Editorial: Porting gratuity

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Published: July 23, 2015 12:34:45 AM

Commendable labour reform if it happens.

Changes in labour laws that are seen as impacting workers adversely have always been difficult to push for any government and this is why prime minister Narendra Modi, while addressing the Indian Labour Congress on Monday, said that no law relating to the workforce would be changed without consultations with trade unions. While those related to making hire-and-fire easier, that could improve the ease of doing business scenario in the country, would be contested by the unions tooth and nail, there are some changes proposed by the government, probably to test the waters, that may sail through without much of a problem. These include enhancing maternity leave for working women from three months to six months and doubling bonus payments; the most worker-friendly one is to make gratuity payments portable. The move will allow workers to port their gratuity payment from one company to another quite on the lines of provident fund. As gratuity, a worker gets 15 days of his basic salary and dearness allowance for each completed year of service, provided he completes five years in a company. Employee groups have been seeking a reduction in the five-year continuous clause.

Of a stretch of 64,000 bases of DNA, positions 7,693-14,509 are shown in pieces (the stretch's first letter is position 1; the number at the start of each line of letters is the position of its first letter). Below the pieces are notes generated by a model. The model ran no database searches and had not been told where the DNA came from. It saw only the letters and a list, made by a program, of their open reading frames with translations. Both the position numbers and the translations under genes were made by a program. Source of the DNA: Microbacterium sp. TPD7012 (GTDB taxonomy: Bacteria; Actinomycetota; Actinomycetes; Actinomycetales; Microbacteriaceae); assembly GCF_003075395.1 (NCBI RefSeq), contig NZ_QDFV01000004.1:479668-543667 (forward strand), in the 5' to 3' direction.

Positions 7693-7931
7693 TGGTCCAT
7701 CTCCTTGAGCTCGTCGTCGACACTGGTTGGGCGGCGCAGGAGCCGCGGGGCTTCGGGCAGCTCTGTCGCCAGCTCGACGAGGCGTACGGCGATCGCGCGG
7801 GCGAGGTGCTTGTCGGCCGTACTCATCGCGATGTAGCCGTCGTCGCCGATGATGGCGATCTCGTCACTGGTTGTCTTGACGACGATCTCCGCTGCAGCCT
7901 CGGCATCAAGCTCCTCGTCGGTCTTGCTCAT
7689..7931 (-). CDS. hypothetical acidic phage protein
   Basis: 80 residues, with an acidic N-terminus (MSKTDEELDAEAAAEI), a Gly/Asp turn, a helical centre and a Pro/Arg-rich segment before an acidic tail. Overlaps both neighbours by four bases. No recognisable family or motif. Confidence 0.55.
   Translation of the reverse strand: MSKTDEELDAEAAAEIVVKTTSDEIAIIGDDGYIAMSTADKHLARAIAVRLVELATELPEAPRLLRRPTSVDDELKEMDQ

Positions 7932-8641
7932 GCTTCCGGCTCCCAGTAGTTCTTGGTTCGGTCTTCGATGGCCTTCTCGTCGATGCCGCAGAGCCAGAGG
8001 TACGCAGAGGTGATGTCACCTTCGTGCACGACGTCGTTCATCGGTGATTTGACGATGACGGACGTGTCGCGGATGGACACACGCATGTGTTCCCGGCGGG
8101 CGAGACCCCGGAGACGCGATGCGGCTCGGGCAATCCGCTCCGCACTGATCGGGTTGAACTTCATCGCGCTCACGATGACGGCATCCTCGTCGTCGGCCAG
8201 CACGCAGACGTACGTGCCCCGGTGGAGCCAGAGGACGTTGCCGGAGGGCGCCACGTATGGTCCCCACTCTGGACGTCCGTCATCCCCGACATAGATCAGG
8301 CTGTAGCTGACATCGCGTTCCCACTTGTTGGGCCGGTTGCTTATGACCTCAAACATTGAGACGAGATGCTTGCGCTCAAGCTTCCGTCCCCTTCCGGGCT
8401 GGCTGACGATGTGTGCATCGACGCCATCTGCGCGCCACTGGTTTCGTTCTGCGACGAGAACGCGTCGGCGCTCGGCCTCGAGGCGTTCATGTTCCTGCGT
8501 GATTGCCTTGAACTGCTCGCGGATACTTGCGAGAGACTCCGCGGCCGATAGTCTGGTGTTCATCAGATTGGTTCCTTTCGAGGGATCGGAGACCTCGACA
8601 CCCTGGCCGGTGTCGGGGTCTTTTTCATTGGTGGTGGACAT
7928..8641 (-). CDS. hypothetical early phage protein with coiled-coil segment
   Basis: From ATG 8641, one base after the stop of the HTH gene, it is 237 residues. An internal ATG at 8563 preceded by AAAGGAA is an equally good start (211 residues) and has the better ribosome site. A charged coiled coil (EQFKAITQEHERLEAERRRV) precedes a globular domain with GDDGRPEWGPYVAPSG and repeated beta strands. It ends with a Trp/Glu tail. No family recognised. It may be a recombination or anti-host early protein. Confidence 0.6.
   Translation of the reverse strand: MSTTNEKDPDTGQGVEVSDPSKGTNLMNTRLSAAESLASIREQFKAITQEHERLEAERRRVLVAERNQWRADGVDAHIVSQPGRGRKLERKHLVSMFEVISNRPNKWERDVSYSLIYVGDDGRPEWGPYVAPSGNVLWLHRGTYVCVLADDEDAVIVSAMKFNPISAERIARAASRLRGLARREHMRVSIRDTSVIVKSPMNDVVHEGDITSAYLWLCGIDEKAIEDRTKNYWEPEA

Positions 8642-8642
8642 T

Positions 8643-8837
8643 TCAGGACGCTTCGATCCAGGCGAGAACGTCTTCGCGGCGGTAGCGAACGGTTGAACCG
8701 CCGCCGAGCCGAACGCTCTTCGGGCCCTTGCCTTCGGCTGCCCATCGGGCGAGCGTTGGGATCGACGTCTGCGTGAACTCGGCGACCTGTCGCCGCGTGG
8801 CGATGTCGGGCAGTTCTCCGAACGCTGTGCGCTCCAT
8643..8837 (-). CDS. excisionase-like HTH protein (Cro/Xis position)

If the worker is allowed to port his gratuity benefits, then the five-year rule would have no meaning. The big advantage for the worker if and when this scheme becomes operational is that he will get a lumpsum when he retires, irrespective of whether he has changed jobs or not. This will be a big relief for the employees as changing jobs is quite normal in the private sector and any shift before completing five years in an organisation means losing gratuity. With portability, the money that the worker contributes each year as his gratuity contribution will be transferred to the government quite on the lines of tax deduction at source (TDS) payments. Besides benefiting workers, the annual gratuity collections across industries would provide the government with a huge corpus that could be used for developmental work. But for this to happen, the government needs to create a body quite on the lines of the EPFO where all data of workers across the country would reside. That should not be too difficult since most people have Aadhaar numbers now.

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